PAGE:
Leaf Ninjas has grown over the past decade into a biotechnology company specializing in plant supply and installation for large-scale bioengineering projects. 

Bioengineering

Soil bioengineering is the term used to describe the use of plant material to arrest and prevent slope and streambank failure and erosion. The roots and stems serve as structural and mechanical elements in a slope protection system. Live cuttings and rooted plants are embedded in the ground in various arrays to serve as soil reinforcements, hydraulic drains, and barriers to earth movement. Once established, this living material effectively controls a number of stabilization and erosion control problems by binding the soil with its root system and creating a natural vegetative cover. Bioengineered sites are self-repairing and have the advantage of blending with natural surroundings.

We offer live poles and cuttings for live staking, brush layering, live soil wraps, timber crib walls, brush mattress, live pole drains, fascine bundles, pit planting, sonotubes, gap planting, plug planting and other bioengineering methods. All of our live stake willows are harvested locally and specific for projects needs. Leaf Ninjas offers post-harvest handling and storage in our onsite reefer truck. Painting of live cuttings with 50/50 latex, water, and sand. Leaf Ninjas also offers soaking services.  All methods to ensure optimum success and ease during installation and after planting maintenance. Leaf Ninjas are up to date with the latest information about harvesting and installation techniques for erosion control and bio-engineering from leading organizations and individuals.  We take all the steps to ensure optimum success for all projects we are involved in.

Prairie wave erosion – Southwinds Stormwater management pond for Mattamy homes

Applicable Uses

  • Erosion and Sediment Control
  • Riparian restoration
  • Prairie Wave Erosion
  • Waterfront erosion
  • Slope stabilization
  • Stormwater outflow protection
  • Industrial and mining restoration
  • Vegetated sound barrier
  • Agricultural windrows

Commonly used Alberta live cutting species

  • Salix exigua ssp. Interior (Sandbar willow)
  • Salix lutea (Yellow twig willow)
  • Salix bebbiana (Diamond willow)
  • Salix petiolaris (Meadow willow)
  • Salix lucida (Shining willow)
  • Salix discolour (Pussy willow)
  • Cornus sericea (C. stolonifera) (Red Osier Dogwood)
  • Populus balsamifera (Balsam poplar)

Live cutting sizing chart

  • 0.6m
  • 1m
  • 1.2m
  • 1.5
  • 1.8m
  • 2m
  • 2.2m
  • Additional sizing can be requested depending on species and time of season
Red Osier Dogwood live stakes (Cornus sericea (stolonifera))

Live Stakes

Live stakes are dormant, live woody cuttings of an Alberta selected species with the branches removed. Live staking performs an important function in creating a fast-growing root mass that stabilizes the soil by reinforcing and binding soil and roots together. Live stake vegetation also improves aesthetics and provides fish habitat and for other wildlife. Live stakes can be used independently to secure other bioengineering materials and as an anchor for erosion control and geo-fabrics. Stakes and poles can also be used in pocket planting for riprap material and other constructed structures. Live staking is Leaf Ninjas most efficient and innovative installation and vegetation methods.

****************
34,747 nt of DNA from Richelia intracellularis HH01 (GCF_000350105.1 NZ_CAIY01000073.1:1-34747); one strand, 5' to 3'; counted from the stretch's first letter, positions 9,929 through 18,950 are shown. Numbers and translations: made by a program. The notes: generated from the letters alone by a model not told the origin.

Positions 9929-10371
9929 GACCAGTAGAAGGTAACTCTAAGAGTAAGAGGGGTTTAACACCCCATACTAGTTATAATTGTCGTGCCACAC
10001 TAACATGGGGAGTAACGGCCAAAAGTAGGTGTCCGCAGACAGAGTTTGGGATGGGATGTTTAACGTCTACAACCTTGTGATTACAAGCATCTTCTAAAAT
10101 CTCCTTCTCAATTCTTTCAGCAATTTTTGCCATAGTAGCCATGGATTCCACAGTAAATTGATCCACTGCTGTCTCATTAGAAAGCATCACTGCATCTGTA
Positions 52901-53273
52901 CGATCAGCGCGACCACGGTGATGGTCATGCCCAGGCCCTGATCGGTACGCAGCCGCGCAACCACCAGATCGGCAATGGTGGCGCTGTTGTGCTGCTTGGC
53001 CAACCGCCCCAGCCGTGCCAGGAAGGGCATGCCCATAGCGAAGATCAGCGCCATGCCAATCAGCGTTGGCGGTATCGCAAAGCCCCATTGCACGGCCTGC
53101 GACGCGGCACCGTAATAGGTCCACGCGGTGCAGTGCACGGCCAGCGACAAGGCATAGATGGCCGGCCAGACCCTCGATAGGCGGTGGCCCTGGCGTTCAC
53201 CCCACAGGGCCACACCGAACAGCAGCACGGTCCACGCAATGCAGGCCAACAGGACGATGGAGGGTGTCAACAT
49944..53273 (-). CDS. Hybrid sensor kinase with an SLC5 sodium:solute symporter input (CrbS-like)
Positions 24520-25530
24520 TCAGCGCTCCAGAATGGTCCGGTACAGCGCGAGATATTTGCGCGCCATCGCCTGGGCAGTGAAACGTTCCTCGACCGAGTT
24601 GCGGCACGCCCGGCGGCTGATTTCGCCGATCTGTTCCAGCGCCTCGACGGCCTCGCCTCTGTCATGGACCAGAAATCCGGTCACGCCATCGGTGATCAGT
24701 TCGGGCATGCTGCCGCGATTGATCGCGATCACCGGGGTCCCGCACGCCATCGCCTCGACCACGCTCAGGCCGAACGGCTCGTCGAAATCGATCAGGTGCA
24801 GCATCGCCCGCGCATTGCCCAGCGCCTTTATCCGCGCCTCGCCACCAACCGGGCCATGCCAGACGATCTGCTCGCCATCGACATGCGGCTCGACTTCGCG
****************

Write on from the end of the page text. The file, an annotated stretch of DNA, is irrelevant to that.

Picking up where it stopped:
Installation notes

Install stakes during their dormancy (late fall, Oct 1st to early spring, March 31st). Soaking live stakes will increase success and growth rates. 1 week in spring, 3 days in fall. Drive a pilot hole in the soil, (buds oriented up) with at least two-thirds of its length underground, preferably 7/8ths is underground. Gently tamp the soil around the live stake and water in thoroughly to ensure no air gaps are touching the live stake. If a long dry spell or hot weather is expected after planting, irrigation may be warranted.

Bio-engineering and erosion control project with Dave Polster Environmental and the Elbow River Watershed Partnership, erosion control, live staking
Inglewood Bird Sanctuary – Project for the City of Calgary – live staking

Brush (Branch) Layers

Brush layers are a row of live cuttings placed on a terrace with stems criss-crossing or overlapping between layers of soil with tips protruding beyond the face of a hill.

Installation notes

Brush layers are placed on terraced benches with two-thirds of the basal material facing into the slope. Live cuttings will be criss-crossed or overlapped and covered with soil. Branches should protrude beyond the face of the terrace. Geo-fabrics can be installed in the terraces before live cuttings and soil are added. Machines will be required for this installation. Cutting density for the first layer is between 20-50 stems per linear meter. Additional rows can have 5-10 stems per linear meter. Live cuttings are to be installed during dormancy. Rodent protection should be considered during installation.


Fascine Bundles

Fascines are live cuttings bound together in long cylinder bundles. When the fascine bundle is installed, it is placed into a trench on contour to act as a growing and living sediment trap. Alternatively, you can angle the bundles to act as a drain. This method provides fast-acting bank support even prior to root development. Once established, this live material grows into a living fence-like root and shoot erosion and sediment barrier.